Television is no longer a domestic, broadcast medium

In a world where everything is available on demand, and instant gratification is a given — television has ceased to be a domestic medium and is on its way to fully transversing into the online world. The technology that has developed over time in New Zealand, and around the globe, presents a unique opportunity to create a multi-media platform where television, radio and the internet are simultaneously presenting quality journalism. This is very much what the recent merging of RadioLive and 3News into Newshub attempts to facilitate.

Interestingly enough, it is the rapid progression of television in correlation with technology that has directly caused the conundrum faced by many media brands. How to sustain real investigative journalism and meet public demands is an issue that remains elusive to New Zealand outlets. Statistics show that Sky Television have drastically fallen in profits and subscriptions while there has been significant uptakes in services such as Netflix and Lightbox. In June 2015, a massive 143 percent more data was used than at the same time in 2013. The same survey also found that New Zealanders consumed over 84,000 terabytes of data, which unbelievably even excludes use of mobile data. To put that into perspective, households were accessing data that equates to around 27 hours of on-demand TV, or 11 hours of streamed HD video, a week.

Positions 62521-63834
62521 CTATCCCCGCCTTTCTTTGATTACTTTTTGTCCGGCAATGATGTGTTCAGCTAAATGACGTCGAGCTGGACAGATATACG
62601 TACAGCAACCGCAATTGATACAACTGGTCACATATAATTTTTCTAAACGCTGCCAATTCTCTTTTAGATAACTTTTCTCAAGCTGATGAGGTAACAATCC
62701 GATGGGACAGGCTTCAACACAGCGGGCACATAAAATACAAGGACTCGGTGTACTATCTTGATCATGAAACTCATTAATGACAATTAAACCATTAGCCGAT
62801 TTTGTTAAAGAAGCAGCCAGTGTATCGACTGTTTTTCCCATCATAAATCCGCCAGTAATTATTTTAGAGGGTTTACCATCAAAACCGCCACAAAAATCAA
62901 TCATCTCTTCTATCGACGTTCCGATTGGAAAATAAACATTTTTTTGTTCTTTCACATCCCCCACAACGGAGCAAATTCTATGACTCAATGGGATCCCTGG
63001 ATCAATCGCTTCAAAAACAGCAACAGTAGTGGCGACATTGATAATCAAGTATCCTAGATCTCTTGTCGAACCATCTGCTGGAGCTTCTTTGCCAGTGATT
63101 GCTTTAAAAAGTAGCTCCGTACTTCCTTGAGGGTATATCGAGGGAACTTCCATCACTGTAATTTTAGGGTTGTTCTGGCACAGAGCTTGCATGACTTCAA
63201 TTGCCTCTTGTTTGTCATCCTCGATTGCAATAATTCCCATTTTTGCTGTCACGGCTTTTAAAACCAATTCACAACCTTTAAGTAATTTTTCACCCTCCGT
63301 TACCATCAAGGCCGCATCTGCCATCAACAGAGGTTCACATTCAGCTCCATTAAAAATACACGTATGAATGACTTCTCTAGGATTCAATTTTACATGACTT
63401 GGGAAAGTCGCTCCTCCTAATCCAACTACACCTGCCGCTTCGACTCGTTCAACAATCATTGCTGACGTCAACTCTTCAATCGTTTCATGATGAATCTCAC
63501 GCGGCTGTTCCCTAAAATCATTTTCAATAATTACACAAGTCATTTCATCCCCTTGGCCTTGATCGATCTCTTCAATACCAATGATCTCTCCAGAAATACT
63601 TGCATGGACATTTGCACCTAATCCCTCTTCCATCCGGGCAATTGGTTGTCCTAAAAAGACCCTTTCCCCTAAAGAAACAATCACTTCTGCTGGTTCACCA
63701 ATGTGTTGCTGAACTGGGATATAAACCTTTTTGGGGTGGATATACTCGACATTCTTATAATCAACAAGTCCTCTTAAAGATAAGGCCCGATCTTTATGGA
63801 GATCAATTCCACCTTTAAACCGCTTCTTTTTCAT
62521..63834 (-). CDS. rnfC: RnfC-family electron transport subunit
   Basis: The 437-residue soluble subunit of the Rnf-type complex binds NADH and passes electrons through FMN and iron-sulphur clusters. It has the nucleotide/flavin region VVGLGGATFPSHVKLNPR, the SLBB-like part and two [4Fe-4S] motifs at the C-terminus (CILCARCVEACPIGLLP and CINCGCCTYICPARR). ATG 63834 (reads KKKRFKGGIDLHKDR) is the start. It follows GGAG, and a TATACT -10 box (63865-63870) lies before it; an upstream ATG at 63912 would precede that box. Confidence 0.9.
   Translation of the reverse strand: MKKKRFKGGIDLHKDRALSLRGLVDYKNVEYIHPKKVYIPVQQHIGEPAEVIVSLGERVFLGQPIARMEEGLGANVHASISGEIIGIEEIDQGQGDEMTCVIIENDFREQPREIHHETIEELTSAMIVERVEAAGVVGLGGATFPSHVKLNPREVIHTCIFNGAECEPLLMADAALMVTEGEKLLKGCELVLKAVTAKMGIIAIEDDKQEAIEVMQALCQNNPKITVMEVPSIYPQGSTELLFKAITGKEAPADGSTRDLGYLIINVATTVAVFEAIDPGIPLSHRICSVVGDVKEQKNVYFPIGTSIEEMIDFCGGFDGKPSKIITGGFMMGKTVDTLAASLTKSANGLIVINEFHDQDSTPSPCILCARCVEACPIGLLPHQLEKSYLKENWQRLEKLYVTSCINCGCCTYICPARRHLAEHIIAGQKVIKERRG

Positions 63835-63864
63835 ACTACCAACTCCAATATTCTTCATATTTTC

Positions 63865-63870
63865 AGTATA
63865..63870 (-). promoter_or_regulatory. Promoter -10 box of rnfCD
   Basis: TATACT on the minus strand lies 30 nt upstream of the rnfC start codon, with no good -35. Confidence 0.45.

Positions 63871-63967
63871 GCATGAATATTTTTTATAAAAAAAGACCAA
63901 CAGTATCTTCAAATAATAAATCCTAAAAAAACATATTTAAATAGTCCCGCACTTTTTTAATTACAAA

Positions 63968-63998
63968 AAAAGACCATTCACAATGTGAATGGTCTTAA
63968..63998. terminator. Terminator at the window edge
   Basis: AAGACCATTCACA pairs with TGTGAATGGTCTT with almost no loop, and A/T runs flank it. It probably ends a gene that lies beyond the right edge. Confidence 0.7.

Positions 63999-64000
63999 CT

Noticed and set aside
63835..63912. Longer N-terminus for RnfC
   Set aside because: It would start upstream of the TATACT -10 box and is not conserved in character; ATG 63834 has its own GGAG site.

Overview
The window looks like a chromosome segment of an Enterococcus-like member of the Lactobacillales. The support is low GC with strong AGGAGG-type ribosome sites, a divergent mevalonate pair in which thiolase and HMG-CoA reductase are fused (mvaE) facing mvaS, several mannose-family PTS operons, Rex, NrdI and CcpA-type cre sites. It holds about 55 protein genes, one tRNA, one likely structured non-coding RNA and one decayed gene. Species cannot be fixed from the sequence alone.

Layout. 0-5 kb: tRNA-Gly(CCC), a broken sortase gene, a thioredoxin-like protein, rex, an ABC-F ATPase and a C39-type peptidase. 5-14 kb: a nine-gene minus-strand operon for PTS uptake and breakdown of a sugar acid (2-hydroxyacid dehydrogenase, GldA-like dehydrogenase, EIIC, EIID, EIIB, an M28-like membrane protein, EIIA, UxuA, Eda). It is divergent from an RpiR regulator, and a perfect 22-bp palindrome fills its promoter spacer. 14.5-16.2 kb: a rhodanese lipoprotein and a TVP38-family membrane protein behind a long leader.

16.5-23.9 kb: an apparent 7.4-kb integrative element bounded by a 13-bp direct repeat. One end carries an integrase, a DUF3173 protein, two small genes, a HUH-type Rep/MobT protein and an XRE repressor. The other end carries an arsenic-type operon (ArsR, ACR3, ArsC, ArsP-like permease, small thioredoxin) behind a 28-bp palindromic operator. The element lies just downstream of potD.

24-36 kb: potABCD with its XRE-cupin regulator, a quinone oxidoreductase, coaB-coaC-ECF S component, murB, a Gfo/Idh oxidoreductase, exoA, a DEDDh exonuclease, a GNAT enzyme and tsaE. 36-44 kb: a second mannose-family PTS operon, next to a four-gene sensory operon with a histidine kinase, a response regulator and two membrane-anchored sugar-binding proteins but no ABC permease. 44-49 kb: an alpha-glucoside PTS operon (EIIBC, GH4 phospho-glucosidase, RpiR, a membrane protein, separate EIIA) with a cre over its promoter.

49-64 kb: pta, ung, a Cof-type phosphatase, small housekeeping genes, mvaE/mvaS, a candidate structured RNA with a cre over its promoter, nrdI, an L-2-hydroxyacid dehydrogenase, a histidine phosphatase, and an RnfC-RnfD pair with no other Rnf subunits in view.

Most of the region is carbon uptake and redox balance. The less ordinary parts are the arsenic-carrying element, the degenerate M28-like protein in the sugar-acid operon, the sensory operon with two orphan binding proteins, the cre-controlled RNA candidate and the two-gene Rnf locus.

What is generally appealing to New Zealand audiences too is the content that isn’t often broadcast in the country.

Regan Cunliffe, editor of television commentary website Throng.co.nz, has said that there continues to be a huge shift to digital platforms — “For a lot of people, particularly early adopters, they have been wanting to get content faster than networks are willing to provide.”While he applauded moving to same-day broadcasting, airing shows like The Walking Dead on the same day they are released in the United States, he noted there was still a lot of illegal downloading happening.

On a whole it is evident that, although the numbers may be looking good right now, as Neilsen Research suggests, the future is eventually going to catch up on broadcast television. Hence, the key to survival is in TV reinventing itself. It has been advised that New Zealand television should take note and pair with Australian networks to fund original pieces of content for Australian and New Zealand audiences. Cunliffe, for example, predicts that in five years’ time, those who are generating their own content and giving viewers a reason to commit to their online service would be the ones surviving and thriving.

In summary, there is no other way of putting it — technological change and and digitalisation of the modern media industry have created an issue that is compounding global outlets.

Is it a problem though — the fact that viewers now have almost unlimited viewing choice?

I guess that’s up to each individual to decide.